What Does a Cavity Look Like? Causes, Symptoms, & Treatments

Jan 4, 2023

While children are more likely to get cavities than adults, cavities are still one of the most common chronic diseases in people of any age. In fact, more than 80% of Americans have had at least one cavity by the time they’ve reached their thirties. When seeing the dentist, everyone’s nervous to hear whether or not they have a cavity. However, what are some early signs and symptoms that you may have a cavity? Also, what does the dentist exactly do to treat your cavity? Let’s explore these answers below and detail what exactly a cavity looks like.

Causes: What is a Cavity?

A cavity forms from oral negligence that eventually turns into tooth decay. Caused by bacteria that lives in the plaque on your teeth and gums, tooth decay leads to gingivitis and, eventually, gum disease. If left unchecked, a small cavity gradually grows larger to eventually become a hole in your tooth. From this point, an untreated cavity can cause an infection in your bones and spread to other parts of your body. To prevent the onset of cavities, it’s important to practice healthy oral care along with omitting sugary foods and drinks.

Symptoms: What Does a Cavity Feel and Look Like?

In early stages, a cavity may be difficult to spot without the assistance of a dentist. Although, as time goes on, visual signs of a cavity can include:

  • Dark stains on the tooth.
  • Inflamed or bleeding gums.
  • A hole in the affected tooth (which you should be able to feel with your tongue).

As it may be difficult to spot a cavity by its appearance, there’s no mistaking the onset of painful symptoms. As a cavity grows deeper into the tooth, it often hits sensitive nerves and blood vessels within the enamel. Symptoms you may experience include:

  • Spontaneous toothaches without cause.
  • Pain while eating, or drinking.
  • Shooting pain when biting down.

If someone reading this has seen or felt any of these listed symptoms, it’s important to note that cavities don’t go away on their own. Once tooth decay has spread past the outer layer of the enamel, most practical treatments won’t sufficiently resolve the issue. Tooth abscess, or infection of the tooth, can lead to serious long-term health problem as harmful bacteria can enter your bloodstream.

Treatments: Resolving a Cavity

Treating a cavity really depends on how early a dentist detects it. If discovered early, a dentist could potentially reverse the issue with simple fluoride treatments, which ultimately helps repair the tooth enamel. However, cavities commonly require more extensive approaches, such as drilling, to return the tooth back to proper health. When a dentist drills into a cavity, they fill in the missing enamel with synthetic materials to prevent the cavity from spreading further. While these methods may help in the early stages of tooth decay, they often don’t provide enough benefits to save a severely infected tooth.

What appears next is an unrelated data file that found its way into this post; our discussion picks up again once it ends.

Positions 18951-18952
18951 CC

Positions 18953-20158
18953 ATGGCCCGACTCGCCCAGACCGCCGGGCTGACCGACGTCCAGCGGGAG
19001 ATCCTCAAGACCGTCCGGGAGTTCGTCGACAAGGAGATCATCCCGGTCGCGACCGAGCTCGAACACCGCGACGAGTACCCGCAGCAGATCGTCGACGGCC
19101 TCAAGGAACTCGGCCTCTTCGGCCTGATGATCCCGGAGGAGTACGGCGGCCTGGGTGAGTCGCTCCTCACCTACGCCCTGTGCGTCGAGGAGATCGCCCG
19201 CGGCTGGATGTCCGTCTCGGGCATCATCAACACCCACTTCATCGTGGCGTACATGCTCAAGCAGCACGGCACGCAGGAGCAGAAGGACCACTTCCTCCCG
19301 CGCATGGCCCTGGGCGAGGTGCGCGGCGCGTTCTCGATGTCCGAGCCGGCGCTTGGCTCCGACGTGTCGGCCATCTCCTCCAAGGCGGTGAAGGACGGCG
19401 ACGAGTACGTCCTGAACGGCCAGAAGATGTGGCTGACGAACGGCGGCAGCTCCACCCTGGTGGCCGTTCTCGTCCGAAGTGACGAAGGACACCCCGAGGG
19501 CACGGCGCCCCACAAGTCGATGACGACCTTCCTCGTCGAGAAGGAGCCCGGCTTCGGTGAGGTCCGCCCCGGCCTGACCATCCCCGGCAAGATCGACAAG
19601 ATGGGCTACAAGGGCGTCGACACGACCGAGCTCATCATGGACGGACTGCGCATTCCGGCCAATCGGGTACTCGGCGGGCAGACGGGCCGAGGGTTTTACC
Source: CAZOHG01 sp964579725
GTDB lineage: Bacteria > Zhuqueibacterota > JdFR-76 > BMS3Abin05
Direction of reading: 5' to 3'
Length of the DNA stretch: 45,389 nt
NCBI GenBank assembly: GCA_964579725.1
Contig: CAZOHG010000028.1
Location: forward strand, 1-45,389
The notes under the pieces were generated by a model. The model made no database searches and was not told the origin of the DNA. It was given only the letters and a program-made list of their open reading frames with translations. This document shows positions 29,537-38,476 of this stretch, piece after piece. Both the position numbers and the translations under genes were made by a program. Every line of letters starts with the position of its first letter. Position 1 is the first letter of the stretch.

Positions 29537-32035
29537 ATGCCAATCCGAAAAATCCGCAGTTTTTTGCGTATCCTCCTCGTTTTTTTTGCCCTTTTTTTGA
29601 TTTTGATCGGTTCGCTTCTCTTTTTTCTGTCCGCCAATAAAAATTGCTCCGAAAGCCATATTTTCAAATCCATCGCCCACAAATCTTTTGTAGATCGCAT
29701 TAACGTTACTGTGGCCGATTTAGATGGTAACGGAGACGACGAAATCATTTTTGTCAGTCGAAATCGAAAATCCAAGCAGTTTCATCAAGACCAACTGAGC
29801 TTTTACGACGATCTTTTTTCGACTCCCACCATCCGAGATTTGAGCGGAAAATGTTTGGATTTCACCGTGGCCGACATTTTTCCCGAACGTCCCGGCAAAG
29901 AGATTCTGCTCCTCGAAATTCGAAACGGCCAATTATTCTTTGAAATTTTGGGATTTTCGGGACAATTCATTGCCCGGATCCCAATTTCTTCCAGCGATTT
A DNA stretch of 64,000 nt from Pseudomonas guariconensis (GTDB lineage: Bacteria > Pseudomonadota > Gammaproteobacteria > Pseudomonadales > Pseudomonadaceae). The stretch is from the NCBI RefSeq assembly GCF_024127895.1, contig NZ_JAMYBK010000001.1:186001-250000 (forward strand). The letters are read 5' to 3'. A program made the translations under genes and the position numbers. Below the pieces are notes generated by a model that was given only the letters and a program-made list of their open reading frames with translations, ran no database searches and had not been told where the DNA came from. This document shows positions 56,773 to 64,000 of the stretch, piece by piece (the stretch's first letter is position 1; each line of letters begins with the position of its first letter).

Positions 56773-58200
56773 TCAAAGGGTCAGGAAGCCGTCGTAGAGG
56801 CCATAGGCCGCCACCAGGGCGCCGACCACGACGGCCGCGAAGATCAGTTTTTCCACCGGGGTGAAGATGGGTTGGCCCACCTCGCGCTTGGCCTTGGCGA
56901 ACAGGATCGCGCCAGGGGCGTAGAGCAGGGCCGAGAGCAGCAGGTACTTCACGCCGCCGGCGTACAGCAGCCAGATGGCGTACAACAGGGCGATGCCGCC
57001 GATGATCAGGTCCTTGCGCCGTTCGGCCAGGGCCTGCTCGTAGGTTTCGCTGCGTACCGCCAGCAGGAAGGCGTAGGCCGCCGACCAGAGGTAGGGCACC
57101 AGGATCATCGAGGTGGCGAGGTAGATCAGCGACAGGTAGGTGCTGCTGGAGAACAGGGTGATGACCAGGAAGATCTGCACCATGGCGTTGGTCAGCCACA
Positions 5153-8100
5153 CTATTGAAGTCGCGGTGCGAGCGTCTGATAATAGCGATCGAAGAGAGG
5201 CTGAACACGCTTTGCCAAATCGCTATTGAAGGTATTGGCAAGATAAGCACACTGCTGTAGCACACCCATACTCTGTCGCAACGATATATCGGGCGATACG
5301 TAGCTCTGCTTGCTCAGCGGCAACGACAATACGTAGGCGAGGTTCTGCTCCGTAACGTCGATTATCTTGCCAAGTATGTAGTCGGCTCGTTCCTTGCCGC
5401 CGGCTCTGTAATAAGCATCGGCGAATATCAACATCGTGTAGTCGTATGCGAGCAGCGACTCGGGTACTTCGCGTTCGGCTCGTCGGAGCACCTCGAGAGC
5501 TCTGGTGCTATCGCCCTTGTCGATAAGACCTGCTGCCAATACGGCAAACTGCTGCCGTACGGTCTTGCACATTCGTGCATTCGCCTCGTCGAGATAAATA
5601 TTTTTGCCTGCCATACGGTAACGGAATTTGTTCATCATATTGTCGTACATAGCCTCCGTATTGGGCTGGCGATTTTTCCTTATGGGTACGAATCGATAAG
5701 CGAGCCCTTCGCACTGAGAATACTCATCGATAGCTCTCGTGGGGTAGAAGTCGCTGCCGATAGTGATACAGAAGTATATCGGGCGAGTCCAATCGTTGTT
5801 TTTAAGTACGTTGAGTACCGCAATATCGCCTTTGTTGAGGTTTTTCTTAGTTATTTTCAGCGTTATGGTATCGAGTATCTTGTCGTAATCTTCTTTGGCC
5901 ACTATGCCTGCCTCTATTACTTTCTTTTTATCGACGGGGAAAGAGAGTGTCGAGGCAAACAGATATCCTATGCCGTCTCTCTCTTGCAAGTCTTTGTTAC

When oral decay results in the death of nerves within your teeth and gums, a dentist will perform a root canal operation to save your tooth. In one of these operations, dentists will remove blood vessels, nerve tissue, and decaying parts of your tooth. After this process, they will check for any additional infections and fill your tooth in with synthetic material. In severe cases, the dentist may choose to extract your tooth completely. In situations such as this, your dentist will fill in the open tooth gap with an implant, bridge, or crown.

How Can I Prevent Cavities?

Regardless of your age or dental history, there are numerous steps your can take today to prevent cavities and other oral health issues, such as:

  • Maintain Healthy Oral Hygiene: Brush and flossing your teeth twice per day is vital to preventing cavities.
  • Eat Healthy: Reducing the amount of sugar you consume in a day will help keep your smile bright.
  • Quit Smoking: Smoking leads to cavities, gum disease, and overall tooth decay. Quitting smoking also reduces the risk of oral cancer.
  • Visit Your Dentist Regularly: Visit your dentist once every 6 months to identify and treat any oral health issues.

Flossing and brushing twice a day is essential to preventing cavities. Flossing is the only way to remove plaque from between your teeth, flossing regularly also helps keep tartar out of hard-to-reach places. GumChucks’ design ensures a flossing experience that’s faster, easier, and more effective than competing flossers or traditional floss. Our two handles with disposable floss allow you to comfortably reach all your teeth, even those in the back while wrapping the floss around each tooth. This creates the vital “C-Shape” necessary to get below the gum line and effectively clean each tooth.



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